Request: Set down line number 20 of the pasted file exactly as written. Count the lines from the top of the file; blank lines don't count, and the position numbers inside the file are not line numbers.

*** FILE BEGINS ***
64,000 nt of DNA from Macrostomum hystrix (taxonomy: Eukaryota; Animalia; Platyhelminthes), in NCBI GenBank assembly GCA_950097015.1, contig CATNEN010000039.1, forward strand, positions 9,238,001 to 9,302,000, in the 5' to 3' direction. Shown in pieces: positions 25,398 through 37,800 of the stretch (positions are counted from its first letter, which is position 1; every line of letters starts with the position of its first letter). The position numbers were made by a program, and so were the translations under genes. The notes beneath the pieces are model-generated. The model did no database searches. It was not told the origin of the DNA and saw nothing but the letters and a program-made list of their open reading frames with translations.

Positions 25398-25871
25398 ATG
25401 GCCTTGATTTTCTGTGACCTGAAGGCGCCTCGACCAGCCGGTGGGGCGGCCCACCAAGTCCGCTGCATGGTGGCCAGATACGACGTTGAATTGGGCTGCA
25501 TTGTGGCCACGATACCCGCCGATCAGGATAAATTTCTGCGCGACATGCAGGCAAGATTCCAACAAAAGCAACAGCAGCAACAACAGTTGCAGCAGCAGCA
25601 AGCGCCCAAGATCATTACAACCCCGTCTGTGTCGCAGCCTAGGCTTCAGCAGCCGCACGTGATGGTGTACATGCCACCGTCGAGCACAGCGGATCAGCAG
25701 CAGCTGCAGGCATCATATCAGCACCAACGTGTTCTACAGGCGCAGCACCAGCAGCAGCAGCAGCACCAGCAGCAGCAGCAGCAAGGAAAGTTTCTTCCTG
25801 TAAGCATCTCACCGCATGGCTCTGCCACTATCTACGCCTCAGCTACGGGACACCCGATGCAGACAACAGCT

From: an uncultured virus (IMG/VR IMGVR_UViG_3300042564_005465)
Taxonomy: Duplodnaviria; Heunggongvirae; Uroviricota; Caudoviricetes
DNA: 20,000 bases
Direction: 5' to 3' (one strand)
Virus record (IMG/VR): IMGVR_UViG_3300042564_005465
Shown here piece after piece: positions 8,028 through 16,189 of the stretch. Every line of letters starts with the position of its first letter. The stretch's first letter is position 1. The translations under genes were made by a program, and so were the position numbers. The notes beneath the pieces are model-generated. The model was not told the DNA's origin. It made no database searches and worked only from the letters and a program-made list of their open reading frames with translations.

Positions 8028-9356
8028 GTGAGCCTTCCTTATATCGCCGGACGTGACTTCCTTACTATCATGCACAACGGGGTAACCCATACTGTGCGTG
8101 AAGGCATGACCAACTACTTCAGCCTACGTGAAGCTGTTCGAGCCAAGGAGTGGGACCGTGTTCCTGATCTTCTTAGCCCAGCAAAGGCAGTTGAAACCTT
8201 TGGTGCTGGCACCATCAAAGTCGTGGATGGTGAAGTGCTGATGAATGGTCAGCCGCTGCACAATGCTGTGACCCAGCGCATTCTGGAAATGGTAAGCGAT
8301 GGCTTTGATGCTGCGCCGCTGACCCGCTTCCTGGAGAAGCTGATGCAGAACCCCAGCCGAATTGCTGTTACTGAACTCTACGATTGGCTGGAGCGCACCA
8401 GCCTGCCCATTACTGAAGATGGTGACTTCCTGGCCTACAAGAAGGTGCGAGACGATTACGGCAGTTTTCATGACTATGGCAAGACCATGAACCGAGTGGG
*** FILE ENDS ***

8401 GCCTGCCCATTACTGAAGATGGTGACTTCCTGGCCTACAAGAAGGTGCGAGACGATTACGGCAGTTTTCATGACTATGGCAAGACCATGAACCGAGTGGG